• OMIM diseaseAllelic_Variants:
  • OMIM diseaseCreation_Date: John F. Jackson: 6/15/1995 Victor A. McKusick: 6/2/1986
  • OMIM diseaseEdit_History_Data: ckniffin: 05/22/2007 joanna: 3/14/2005 joanna: 11/8/2000 kayiaros: 3/16/2000 carol: 01/26/2012 terry: 1/26/2012 wwang: 5/19/2009 carol: 2/10/2009 terry: 9/26/2008 wwang: 3/18/2005 carol: 2/3/2005 cwells: 1/25/2002 cwells: 1/15/2002 terry: 1/10/2002 terry: 9/4/2001 mcapotos: 4/3/2001 carol: 9/18/2000 carol: 5/20/1999 carol: 12/4/1998 jenny: 11/19/1997 terry: 8/21/1997 terry: 8/18/1997 alopez: 7/29/1997 terry: 7/7/1997 terry: 3/3/1997 mark: 3/2/1997 terry: 2/27/1997 terry: 1/14/1997 jamie: 1/7/1997 jamie: 1/6/1997 terry: 11/22/1996 terry: 11/21/1996 carol: 9/19/1996 mark: 9/18/1996 terry: 12/11/1995 mark: 10/17/1995 terry: 1/26/1995 mimadm: 11/5/1994 carol: 9/28/1994 jason: 6/10/1994 carol: 12/21/1992
  • OMIM diseaseContributors: Ada Hamosh - reviewed: 11/8/2000 Kelly A. Przylepa - revised: 3/16/2000 Marla J. F. O'Neill - updated: 1/26/2012 Carol A. Bocchini - updated: 2/10/2009 Victor A. McKusick - updated: 3/18/2005 Victor A. McKusick - updated: 1/10/2002 Sonja A. Rasmussen - updated: 4/3/2001 Victor A. McKusick - updated: 8/18/1997 Victor A. McKusick - updated: 3/2/1997 Iosif W. Lurie - updated: 1/6/1997 Iosif W. Lurie - updated: 9/19/1996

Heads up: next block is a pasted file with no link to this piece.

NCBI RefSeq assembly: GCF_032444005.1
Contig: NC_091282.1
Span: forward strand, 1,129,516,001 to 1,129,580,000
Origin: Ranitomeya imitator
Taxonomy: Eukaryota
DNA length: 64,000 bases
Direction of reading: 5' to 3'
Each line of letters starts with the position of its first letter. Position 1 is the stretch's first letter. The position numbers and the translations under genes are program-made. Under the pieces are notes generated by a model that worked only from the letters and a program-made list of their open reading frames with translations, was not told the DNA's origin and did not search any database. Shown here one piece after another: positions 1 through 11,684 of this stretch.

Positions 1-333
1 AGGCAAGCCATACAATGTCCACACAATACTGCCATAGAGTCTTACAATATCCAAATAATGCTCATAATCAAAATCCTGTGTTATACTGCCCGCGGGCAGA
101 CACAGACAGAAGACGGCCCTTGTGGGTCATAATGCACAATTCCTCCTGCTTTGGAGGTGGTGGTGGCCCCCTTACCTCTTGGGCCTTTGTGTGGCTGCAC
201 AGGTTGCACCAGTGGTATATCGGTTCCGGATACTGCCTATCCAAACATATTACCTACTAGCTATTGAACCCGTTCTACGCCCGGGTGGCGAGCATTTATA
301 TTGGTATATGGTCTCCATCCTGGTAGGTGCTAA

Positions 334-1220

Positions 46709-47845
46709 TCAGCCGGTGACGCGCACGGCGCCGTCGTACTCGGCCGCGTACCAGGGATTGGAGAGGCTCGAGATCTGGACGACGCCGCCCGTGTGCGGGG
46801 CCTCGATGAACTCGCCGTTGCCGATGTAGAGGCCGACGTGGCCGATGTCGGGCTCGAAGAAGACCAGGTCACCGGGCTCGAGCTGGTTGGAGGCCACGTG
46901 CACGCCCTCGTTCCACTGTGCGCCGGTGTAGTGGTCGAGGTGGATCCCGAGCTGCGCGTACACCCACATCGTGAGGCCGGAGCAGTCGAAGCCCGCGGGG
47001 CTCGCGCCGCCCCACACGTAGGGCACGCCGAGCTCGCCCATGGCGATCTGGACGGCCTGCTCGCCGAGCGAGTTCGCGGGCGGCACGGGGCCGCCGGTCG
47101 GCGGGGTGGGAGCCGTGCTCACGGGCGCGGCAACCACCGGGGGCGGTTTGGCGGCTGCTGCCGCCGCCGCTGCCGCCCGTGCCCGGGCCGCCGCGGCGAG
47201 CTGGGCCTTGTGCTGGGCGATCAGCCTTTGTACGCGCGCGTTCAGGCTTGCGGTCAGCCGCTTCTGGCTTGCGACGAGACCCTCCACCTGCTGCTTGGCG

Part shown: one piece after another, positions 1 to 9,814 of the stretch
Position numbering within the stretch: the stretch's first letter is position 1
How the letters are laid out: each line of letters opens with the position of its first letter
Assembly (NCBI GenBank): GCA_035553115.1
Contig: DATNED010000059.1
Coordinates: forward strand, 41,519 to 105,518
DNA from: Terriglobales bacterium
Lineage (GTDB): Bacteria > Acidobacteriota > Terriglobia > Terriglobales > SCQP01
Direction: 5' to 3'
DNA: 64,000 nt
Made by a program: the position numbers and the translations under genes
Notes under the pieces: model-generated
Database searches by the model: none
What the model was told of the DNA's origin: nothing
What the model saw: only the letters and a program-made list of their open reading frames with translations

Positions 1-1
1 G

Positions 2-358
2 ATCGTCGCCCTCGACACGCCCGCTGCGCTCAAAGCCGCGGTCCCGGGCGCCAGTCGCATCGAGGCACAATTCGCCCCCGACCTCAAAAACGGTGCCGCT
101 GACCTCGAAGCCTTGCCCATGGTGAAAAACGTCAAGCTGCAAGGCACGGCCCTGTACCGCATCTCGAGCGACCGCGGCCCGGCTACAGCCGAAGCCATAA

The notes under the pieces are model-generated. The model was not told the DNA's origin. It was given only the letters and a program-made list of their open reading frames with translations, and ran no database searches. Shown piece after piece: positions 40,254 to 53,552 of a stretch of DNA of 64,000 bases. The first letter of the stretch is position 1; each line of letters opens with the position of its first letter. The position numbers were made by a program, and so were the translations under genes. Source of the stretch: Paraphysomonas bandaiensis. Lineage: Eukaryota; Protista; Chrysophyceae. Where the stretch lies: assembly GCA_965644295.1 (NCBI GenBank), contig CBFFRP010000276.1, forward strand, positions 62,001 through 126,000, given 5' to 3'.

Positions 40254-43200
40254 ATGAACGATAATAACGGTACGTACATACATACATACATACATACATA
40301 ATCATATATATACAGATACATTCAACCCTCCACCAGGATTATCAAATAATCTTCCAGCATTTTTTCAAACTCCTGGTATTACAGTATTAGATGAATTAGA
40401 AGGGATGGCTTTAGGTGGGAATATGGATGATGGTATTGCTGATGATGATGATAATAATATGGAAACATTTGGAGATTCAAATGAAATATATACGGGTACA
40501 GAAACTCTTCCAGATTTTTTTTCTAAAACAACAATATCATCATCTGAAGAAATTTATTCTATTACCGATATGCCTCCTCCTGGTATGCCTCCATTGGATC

• OMIM diseaseReference: 1. Biesecker, L. G.; Abbott, M.; Allen, J.; Clericuzio, C.; Feuillan, P.; Graham, J. M., Jr.; Hall, J.; Kang, S.; Olney, A. H.; Lefton, D.; Neri, G.; Peters, K.; Verloes, A.: Report from the workshop on Pallister-Hall syndrome and related phenotypes. Am. J. Med. Genet. 65: 76-81, 1996. 2. Biesecker, L. G.; Kang, S.; Schaffer, A. A.; Abbott, M.; Kelley, R. I.; Allen, J. C.; Clericuzio, C.; Grebe, T.; Olney, A.; Graham, J. M., Jr.: Exclusion of candidate loci and cholesterol biosynthetic abnormalities in familial Pallister-Hall syndrome. J. Med. Genet. 33: 947-951, 1996. 3. Clarren, S. K.; Alvord, E. C., Jr.; Hall, J. G.: Congenital hypothalamic hamartoblastoma, hypopituitarism, imperforate anus, and postaxial polydactyly--a new syndrome? Part II: neuropathological considerations. Am. J. Med. Genet. 7: 75-83, 1980. 4. Donnai, D.; Burn, J.; Hughes, H.: Smith-Lemli-Opitz syndromes: do they include the Pallister-Hall syndrome? (Letter) Am. J. Med. Genet. 28: 741-743, 1987. 5. Finnigan, D. P.; Clarren, S. K.; Haas, J. E.: Extending the Pallister-Hall syndrome to include other central nervous system malformations. Am. J. Med. Genet. 40: 395-400, 1991. 6. Galasso, C.; Scire, G.; Fabbri, F.; Spadoni, G. L.; Killoran, C. E.; Biesecker, L. G.; Boscherini, B.: Long-term treatment with growth hormone improves final height in a patient with Pallister-Hall syndrome. Am. J. Med. Genet. 99: 128-131, 2001. 7. Graham, J. M.; Perl, D.; O'Keefe, T.; Rawnsley, E.; Little, G. A.: Apparent familial recurrence of hypothalamic hamartoblastoma syndrome. (Abstract) Proc. Greenwood Genet. Center 2: 117-118, 1983. 8. Hall, J. G.; Pallister, P. D.; Clarren, S. K.; Beckwith, J. B.; Wiglesworth, F. W.; Fraser, F. C.; Cho, S.; Benke, P. J.; Reed, S. D.: Congenital hypothalamic hamartoblastoma, hypopituitarism, imperforate anus, and postaxial polydactyly--a new syndrome? Part I: clinical, causal, and pathogenetic considerations. Am. J. Med. 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M., Jr.; Grebe, T.; Clericuzio, C.; Patronas, N.; Ondrey, F.; Green, E.; Schaffer, A.; Abbott, M.; Biesecker, L. G.: Linkage mapping and phenotypic analysis of autosomal dominant Pallister-Hall syndrome. J. Med. Genet. 34: 441-446, 1997. 13. Kang, S.; Graham, J. M., Jr.; Abbott, M.; Schaffer, A.; Green, E. D.; Rosenberg, M.; Allen, J.; Clericuzio, C.; Grebe, T.; Haskins-Olney, A.; Biesecker, L. G.: Autosomal dominant Pallister-Hall syndrome maps to 7p13. (Abstract) Am. J. Hum. Genet. 59 (suppl.): A17 only, 1996. 14. Kang, S.; Graham, J. M., Jr.; Olney, A. H.; Biesecker, L. G.: GLI3 frameshift mutations cause autosomal dominant Pallister-Hall syndrome. Nature Genet. 15: 266-268, 1997. 15. Killoran, C. E.; Abbott, M.; McKusick, V. A.; Biesecker, L. G. : Overlap of PIV syndrome, VACTERL and Pallister-Hall syndrome: clinical and molecular analysis. Clin. Genet. 58: 28-30, 2000. 16. Kletter, G. B.; Biesecker, L. G.: Male-to-male transmission of the Pallister-Hall syndrome. (Abstract) Am. 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